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Consider a Riemannian manifold $M$ and a smooth function $f : M \rightarrow \mathbb{R}$. Assume that the Hessian of $f$, $\text{Hess}f$ is positive definite at $a \in M$, which is a critical point of $f$ i.e. $\text{grad}f(a) = 0$.

I wish to understand how to prove the following statement: There exists an open neighbourhood of $a$ in $M$ where $f$ has compact connected sub-level sets all containing $a$ and no other critical point of $f$. Either a direct answer, sufficiently insightful hints or references would be welcome.

I would request you to supply the definition of the Hessian used while answering the question, since I've seen various versions of the definition, one in which it's a linear map from the tangent space to itself [1], one in which it is a map from the tangent space to the cotangent space[2], one in which it is a bilinear map from the space of vector fields on $M$ to $\mathbb{R}$ [3].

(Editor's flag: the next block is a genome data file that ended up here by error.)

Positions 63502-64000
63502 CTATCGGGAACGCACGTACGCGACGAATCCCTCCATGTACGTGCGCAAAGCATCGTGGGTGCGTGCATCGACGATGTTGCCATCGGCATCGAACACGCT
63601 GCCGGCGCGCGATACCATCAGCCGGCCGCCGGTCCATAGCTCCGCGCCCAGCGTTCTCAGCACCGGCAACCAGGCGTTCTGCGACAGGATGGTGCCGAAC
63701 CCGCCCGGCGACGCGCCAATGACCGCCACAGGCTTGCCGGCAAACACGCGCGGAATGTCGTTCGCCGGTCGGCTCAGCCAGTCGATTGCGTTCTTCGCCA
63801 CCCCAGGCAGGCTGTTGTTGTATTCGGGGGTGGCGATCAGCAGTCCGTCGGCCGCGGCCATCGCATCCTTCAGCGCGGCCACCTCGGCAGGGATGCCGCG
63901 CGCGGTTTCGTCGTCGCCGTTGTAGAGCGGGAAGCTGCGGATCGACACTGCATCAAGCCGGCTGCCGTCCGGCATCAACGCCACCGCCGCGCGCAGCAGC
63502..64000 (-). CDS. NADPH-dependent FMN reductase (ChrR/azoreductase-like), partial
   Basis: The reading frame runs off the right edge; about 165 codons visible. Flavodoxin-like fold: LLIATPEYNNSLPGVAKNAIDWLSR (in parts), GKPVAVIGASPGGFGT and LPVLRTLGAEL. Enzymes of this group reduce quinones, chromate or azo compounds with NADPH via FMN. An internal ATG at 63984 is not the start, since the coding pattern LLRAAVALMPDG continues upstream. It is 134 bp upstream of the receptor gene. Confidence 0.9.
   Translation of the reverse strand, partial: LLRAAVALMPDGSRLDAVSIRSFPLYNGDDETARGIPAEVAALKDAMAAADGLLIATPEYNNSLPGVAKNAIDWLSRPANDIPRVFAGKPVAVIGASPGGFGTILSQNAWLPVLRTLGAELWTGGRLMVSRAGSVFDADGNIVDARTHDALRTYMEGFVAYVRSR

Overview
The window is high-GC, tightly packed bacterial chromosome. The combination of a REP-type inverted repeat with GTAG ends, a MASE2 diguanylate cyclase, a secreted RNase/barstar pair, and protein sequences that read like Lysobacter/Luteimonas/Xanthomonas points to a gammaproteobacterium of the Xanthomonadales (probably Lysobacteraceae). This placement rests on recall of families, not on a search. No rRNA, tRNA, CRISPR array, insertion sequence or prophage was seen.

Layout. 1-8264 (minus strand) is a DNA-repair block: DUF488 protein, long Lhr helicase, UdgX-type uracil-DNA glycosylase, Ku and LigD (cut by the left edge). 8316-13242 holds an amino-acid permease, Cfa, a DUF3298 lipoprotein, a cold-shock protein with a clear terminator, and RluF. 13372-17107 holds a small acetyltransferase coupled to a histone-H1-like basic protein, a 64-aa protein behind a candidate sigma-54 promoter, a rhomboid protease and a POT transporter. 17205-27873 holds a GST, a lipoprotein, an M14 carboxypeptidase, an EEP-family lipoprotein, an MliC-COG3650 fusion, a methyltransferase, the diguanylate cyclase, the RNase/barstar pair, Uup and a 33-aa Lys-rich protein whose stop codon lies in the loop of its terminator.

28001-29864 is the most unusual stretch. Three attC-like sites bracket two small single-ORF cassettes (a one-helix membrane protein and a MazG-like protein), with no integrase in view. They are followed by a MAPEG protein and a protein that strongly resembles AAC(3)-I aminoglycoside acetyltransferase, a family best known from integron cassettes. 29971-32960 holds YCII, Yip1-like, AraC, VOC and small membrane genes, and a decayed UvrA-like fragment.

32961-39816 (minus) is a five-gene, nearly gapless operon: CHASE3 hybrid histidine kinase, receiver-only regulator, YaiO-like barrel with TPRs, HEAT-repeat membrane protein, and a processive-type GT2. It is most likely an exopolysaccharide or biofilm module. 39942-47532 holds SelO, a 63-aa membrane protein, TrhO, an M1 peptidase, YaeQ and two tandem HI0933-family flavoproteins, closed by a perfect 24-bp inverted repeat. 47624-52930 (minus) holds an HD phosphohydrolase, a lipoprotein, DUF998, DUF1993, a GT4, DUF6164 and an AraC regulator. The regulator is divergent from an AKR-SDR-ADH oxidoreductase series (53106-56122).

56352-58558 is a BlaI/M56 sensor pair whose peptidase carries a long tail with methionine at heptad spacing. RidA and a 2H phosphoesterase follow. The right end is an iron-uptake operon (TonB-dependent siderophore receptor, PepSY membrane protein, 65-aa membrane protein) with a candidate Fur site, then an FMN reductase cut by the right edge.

This effort is aimed at understanding proof of theorem 2 in Mahony et. al.[2].

References

[1] : P. Absil, R. Mahony, and R. Sepulchre, Optimization Algorithms on Matrix Manifolds, Princeton, NJ, USA: Princeton University Press, 2008.

[2] : R. Mahony, J. Trumpf, and T. Hamel, “Observers for kinematic systems with symmetry,” IFAC Proceedings Volumes, vol. 46, no. 23, pp. 617 – 633, 27 2013, 9th IFAC Symposium on Nonlinear Control Systems. [Online]. Available: http://www.sciencedirect.com/science/article/pii/S1474667016317293

[3] : J. Lafontaine, An Introduction to Differential Manifolds, Springer International Publishing, 2015.

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    $\begingroup$ Hint: Look up the Morse Lemma. $\endgroup$ – Frieder Jäckel Jul 8 at 21:05
  • $\begingroup$ Thank you, I got the answer to it in John Milnor's Morse Theory. $\endgroup$ – Anant Joshi Jul 9 at 7:59
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Found the answer in John Milnor's Morse Theory [1], Lemma 2.2.

I also found a set of lecture notes particularly useful in understanding this concept [2].

References

[1] : John Milnor, Morse Theory, Princeton University Press, 1963.

[2] : An Introductory Treatment Of Morse Theory On Manifolds, Amy Hua. Available: http://www.math.uchicago.edu/~may/VIGRE/VIGRE2010/REUPapers/Hua.pdf.

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